· George Devereux and Florence R. Weiner
It was during the 1860-1930 period that nursing first emerged as a distinct and secular profession, primarily engaged in by women, and, more particularly, by unmarried women. Although there is at present a tendency to encourage men to enter the profession of nursing--out of a total of 1215 schools, there are today four schools for male nurses--and 123 coeducational schools of nursing1--it is, nonetheless, fair to say that a large segment of the role and status of persons engaged in nursing is still determined by the close initial nexus between women and the bedside care of the sick.
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Yet, on the whole, if one disregards some unusual and relatively marginal phenomena, which are determined by special local or social conditions, Veblen2 was right in stating that most masculine and/or upper-class tasks fall into the category of "exploit," while most feminine and/or lower-class tasks can be classified as "drudgery."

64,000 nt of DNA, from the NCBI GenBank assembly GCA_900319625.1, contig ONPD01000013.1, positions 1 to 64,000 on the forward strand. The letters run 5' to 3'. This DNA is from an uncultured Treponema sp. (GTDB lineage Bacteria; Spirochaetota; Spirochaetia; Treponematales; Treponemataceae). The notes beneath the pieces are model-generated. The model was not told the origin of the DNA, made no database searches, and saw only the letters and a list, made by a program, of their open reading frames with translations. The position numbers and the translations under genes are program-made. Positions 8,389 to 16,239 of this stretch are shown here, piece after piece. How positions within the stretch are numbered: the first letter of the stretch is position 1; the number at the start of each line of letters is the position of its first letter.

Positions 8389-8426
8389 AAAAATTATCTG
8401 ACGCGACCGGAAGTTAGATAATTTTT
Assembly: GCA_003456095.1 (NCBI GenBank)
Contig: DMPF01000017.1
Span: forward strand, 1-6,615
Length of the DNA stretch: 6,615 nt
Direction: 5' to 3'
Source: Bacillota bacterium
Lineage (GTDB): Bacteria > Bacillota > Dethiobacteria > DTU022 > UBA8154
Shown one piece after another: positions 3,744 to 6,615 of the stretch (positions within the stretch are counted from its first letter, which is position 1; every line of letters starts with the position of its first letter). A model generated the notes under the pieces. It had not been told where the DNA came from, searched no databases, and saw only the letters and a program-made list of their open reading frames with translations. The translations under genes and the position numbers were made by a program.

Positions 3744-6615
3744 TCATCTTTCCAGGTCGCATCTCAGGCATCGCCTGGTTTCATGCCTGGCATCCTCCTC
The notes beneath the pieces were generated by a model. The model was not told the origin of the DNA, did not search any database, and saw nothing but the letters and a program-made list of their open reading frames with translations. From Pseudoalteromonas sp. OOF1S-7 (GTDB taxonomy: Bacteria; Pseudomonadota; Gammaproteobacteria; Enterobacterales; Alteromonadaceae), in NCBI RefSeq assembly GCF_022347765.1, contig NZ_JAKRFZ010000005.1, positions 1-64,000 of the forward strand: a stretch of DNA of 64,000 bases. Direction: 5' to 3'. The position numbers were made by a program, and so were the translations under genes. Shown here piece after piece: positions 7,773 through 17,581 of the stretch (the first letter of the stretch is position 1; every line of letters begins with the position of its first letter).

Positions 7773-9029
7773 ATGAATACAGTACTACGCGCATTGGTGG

In seeking to analyze social conceptions regarding the "nature" of women, which have played such an important role in determining the function and status of nurses, we are in an unusually favorable position, since the exact date at which nursing, as an independent and secular profession, originated, is well known, as is the ideology of that period regarding the special "natural" attributes of the sexes. Thus, since secular nursing originated in a predominantly masculine society, in which the role of the sexes and their "natural" attributes were conceived of primarily in terms of masculine needs and convenience, it was natural that nursing should have been defined in a manner which satisfied three typical masculine needs.____________________